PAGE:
A few "SF" writers, like Le Guin and Kurt Vonnegut, managed to write their way to "literary" respectability even in the sixties, and movies and TV series (Star Trek, anyone?) began to move SF into the mainstream. In the introduction to his revolutionary anthology Dangerous Visions (Doubleday, 1967), Harlan Ellison not only used "speculative fiction" to describe the work between its covers, but noted that speculative themes and settings had moved into the general literary culture, and showed with his selections that writers like Brian Aldiss, Philip K. Dick, J. G. Ballard, and Samuel R. Delany could hold their own with anyone.[1]

In college and grad school I discovered other writers and forms of non-realistic fiction. There was Kafka, of course, and the magic realism of Gabriel Garcia Marquez and Isabel Allende, the mind-bending explorations of Jorge Luis Borges, the metafiction of Angela Carter and Donald Barthelme, much, much more . . . I found myself drawn to such authors and modes, even while conventional realistic stories and novels often left me bored. In the decades since, literary fashions have shifted in ways too complicated to detail here, but I will note two trends: one, the grip of Carver-style minimalism has been broken, and a wide range of non-realistic and experimental modes are flourishing. Two, as MFA programs pump out hundreds and thousands of talented, well-trained writers, a good many have moved into the genres of science fiction, horror, fantasy, and suspense.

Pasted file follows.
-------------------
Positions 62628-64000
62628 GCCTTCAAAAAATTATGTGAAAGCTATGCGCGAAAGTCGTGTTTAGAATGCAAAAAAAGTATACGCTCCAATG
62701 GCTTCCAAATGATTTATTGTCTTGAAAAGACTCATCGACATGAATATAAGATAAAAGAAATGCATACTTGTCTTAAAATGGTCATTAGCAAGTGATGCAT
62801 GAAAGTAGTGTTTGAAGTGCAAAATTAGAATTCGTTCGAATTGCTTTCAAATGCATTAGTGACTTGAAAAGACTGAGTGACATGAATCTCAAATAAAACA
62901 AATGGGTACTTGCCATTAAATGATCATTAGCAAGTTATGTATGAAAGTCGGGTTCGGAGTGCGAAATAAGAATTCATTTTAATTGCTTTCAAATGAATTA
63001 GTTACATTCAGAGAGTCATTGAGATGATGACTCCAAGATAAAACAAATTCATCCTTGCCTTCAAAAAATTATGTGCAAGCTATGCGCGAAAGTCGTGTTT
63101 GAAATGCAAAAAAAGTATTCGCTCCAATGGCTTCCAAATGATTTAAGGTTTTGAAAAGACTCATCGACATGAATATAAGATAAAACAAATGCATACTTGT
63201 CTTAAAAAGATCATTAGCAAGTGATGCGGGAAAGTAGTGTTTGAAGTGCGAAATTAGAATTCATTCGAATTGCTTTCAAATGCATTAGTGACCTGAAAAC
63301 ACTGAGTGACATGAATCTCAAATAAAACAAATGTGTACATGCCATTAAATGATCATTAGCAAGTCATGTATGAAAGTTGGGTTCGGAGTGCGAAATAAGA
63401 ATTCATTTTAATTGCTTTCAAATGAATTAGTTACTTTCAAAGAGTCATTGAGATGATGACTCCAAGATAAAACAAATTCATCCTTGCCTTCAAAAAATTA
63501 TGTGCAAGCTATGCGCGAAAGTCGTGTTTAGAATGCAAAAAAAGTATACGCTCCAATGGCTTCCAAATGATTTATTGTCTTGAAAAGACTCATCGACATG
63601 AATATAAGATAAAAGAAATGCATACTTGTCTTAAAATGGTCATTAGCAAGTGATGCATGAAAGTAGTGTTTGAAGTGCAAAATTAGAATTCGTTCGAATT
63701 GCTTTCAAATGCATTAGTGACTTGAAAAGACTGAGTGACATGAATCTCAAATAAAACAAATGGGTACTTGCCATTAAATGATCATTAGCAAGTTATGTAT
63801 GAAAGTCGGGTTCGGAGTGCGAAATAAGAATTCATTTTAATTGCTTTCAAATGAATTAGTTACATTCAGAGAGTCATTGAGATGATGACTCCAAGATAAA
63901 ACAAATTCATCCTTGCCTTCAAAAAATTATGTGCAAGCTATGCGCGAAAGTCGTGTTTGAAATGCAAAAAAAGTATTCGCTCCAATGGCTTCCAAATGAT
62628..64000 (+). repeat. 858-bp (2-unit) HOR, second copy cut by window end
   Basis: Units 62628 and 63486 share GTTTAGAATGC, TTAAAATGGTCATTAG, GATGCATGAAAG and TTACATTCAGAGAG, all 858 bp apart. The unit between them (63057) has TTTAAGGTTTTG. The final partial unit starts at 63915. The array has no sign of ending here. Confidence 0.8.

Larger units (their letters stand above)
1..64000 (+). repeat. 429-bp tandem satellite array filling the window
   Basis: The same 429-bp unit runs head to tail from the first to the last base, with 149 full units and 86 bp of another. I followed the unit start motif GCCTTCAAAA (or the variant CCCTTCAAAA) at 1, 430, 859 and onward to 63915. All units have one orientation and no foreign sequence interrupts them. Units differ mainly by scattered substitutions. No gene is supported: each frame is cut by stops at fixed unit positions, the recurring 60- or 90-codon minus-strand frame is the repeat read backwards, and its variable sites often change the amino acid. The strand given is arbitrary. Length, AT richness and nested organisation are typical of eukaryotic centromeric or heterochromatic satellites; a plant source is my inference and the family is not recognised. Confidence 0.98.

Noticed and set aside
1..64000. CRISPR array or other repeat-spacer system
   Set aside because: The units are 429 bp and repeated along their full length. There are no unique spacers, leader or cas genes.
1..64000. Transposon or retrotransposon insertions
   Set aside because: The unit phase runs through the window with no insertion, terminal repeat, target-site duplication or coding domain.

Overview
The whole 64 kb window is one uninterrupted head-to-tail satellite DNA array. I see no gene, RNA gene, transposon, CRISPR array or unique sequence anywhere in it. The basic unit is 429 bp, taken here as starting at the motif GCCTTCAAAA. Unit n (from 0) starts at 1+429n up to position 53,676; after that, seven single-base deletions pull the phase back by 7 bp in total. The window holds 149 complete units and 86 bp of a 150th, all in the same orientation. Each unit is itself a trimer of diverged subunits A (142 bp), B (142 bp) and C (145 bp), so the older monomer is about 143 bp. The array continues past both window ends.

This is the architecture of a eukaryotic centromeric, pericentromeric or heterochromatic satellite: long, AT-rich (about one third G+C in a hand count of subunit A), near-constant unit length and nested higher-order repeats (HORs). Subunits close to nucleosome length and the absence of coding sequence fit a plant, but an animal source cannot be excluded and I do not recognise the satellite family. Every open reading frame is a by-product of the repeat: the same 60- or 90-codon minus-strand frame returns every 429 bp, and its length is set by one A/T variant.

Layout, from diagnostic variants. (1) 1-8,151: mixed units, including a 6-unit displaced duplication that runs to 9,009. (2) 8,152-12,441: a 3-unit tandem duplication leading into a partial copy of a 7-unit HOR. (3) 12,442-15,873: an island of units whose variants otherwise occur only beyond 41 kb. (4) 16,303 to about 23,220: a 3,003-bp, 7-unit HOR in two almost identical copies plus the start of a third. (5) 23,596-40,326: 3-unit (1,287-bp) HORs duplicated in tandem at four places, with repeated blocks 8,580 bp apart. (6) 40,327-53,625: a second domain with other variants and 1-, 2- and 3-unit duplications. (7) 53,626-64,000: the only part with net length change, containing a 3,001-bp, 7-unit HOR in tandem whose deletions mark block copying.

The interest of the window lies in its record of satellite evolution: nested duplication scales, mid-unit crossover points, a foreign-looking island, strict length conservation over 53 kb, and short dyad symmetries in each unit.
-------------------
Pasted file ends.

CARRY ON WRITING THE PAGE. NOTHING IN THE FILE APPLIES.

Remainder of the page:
Mennonites were not exactly pioneers of SF, with rare exceptions like van Vogt, who hid his Mennonite roots carefully. An occasional novel or story dealt with Mennonites or Amish in future settings, like Leigh Brackett's The Long Tomorrow (1955), whose main characters are "New Mennonites" in a post-nuclear war America.[2] Recently and rather suddenly, however, a significant number of writers with Mennonite roots and/or affinities have turned to non-realistic forms and modes. This issue of Journal of Mennonite Writing documents the emergence of something new in Mennonite writing. Labels are tricky, but "speculative fiction" might work as well as any term to cover the wide range of genres in which Mennonite writers are working, a number of them represented here: fantasy, horror, magical realism, and what is still in some circles known as "science fiction."